Jimmy Berluti Michael Badalucco Lawyer Main 166
Eugene Young Steve Harris Lawyer Main 167
Helen Gamble Lara Flynn Boyle Assistant District Attorney Main 132
Lindsay Dole Kelli Williams Lawyer Main 145
Lucy Hatcher Marla Sokoloff Receptionist Main Guest 114
Ellenor Frutt Camryn Manheim Lawyer Main 167
Richard Bay Jason Kravits Assistant District Attorney Recurring Main 31
Alan Lowe Ron Livingston Assistant District Attorney Main 12
Claire Wyatt Chyler Leigh Lawyer Main 10
Jamie Stringer Jessica Capshaw Lawyer Main 42
Tara Wilson Rhona Mitra Lawyer Main 22
Alan Shore James Spader Lawyer Main 22
Michael McGuire Ray Abruzzo Detective Recurring Guest 45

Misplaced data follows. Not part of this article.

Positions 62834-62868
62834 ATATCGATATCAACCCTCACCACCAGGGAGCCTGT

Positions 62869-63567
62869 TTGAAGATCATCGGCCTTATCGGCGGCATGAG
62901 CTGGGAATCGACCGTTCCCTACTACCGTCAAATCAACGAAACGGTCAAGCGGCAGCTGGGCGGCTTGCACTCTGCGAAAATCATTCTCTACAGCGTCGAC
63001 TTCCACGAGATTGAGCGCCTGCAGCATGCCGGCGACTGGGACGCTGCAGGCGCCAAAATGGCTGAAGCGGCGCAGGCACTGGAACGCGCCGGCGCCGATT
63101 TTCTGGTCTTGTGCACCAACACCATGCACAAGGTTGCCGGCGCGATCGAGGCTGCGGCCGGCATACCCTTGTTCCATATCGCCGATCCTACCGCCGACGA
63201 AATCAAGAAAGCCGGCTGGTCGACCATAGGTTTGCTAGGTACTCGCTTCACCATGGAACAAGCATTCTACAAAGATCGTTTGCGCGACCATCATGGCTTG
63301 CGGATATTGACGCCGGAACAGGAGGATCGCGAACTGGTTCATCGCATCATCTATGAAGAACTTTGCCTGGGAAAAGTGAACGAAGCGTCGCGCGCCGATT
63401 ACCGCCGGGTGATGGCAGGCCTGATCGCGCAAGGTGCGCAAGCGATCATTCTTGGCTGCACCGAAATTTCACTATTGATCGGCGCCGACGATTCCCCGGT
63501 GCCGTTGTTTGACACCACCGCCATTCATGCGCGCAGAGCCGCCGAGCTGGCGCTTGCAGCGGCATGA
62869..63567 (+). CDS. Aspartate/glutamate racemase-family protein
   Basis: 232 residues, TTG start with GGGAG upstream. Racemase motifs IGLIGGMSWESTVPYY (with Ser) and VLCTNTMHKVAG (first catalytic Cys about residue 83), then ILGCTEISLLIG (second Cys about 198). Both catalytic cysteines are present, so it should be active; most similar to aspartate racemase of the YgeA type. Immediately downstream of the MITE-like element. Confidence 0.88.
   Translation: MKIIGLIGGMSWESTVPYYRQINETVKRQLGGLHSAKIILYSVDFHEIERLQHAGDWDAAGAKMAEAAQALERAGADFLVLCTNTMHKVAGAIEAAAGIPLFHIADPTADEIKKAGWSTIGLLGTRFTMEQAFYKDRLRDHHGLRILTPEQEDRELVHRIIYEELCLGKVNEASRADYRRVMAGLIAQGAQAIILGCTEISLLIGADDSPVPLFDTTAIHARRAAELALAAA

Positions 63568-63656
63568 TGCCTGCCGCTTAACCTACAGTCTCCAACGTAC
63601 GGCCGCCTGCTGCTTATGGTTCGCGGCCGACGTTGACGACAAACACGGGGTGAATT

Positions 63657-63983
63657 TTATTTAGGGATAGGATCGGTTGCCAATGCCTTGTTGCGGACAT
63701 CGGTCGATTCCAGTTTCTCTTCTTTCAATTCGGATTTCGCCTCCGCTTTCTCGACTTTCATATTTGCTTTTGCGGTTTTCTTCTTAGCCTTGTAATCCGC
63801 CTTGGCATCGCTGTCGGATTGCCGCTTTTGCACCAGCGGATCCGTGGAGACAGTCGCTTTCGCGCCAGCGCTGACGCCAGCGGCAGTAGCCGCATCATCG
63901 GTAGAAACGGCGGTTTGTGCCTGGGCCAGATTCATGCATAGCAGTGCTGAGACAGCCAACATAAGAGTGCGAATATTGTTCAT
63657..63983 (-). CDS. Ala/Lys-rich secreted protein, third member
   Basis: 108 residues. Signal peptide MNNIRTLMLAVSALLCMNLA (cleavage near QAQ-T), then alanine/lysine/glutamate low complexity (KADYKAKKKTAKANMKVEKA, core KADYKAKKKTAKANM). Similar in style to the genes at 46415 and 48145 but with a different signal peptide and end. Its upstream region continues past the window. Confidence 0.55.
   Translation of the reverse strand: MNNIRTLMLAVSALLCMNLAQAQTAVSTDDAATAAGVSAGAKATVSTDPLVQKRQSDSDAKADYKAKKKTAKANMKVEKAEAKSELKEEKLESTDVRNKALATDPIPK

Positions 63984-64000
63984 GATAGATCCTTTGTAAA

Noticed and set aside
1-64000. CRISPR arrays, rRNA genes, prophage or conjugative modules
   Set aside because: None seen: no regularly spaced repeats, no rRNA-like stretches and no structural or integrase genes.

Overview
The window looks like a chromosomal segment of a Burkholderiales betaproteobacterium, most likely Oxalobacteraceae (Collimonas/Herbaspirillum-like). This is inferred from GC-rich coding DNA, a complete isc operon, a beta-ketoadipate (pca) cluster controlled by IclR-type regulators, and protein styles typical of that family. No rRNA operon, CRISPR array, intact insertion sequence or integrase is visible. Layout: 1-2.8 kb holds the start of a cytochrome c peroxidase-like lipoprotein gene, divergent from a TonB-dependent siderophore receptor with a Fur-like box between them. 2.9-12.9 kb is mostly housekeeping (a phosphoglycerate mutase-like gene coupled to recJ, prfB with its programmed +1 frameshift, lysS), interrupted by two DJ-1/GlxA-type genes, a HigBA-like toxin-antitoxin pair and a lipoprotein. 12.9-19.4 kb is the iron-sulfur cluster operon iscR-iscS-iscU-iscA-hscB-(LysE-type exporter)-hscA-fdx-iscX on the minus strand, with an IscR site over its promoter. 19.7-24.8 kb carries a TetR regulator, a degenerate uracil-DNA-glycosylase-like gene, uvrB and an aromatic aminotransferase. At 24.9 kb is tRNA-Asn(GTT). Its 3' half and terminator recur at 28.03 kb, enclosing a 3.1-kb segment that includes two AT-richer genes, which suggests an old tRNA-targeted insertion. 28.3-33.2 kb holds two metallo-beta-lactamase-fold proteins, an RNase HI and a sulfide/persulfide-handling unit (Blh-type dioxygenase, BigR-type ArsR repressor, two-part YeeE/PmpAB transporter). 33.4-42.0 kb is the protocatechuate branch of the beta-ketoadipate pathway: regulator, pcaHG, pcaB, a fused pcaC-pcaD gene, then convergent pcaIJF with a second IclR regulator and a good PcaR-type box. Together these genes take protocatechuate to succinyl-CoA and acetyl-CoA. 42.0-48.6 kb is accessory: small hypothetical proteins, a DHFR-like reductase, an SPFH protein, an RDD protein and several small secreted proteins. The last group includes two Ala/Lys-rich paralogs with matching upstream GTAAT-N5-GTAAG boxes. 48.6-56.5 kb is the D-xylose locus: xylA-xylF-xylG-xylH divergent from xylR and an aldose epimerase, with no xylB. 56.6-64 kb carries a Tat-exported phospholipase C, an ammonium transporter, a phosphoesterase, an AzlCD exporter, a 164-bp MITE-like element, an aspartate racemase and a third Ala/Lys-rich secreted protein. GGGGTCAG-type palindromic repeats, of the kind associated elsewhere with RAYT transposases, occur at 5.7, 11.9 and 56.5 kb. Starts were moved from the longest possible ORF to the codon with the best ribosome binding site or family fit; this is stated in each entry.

• Dylan McDermott as Bobby Donnell (1997–2004), senior partner of the firm. A deeply sensitive and compassionate man, Bobby often struggled with his conscience and the idea of being a lawyer. McDermott was fired after the show's seventh season as part of the budget cuts demanded by the network, but his character returned for the final episodes of the show.
  • Michael Badalucco as Jimmy Berluti (1997–2004), an associate, and later, partner at the firm. An Italian-American from a working-class background, Jimmy often struggled with his conscience, loneliness and feelings of inadequacy, as well as a brief story arc involving his problems with gambling addiction. Jimmy, like Bobby, was raised as a Catholic, and his strict upbringing often played a part in his various ethical dilemmas.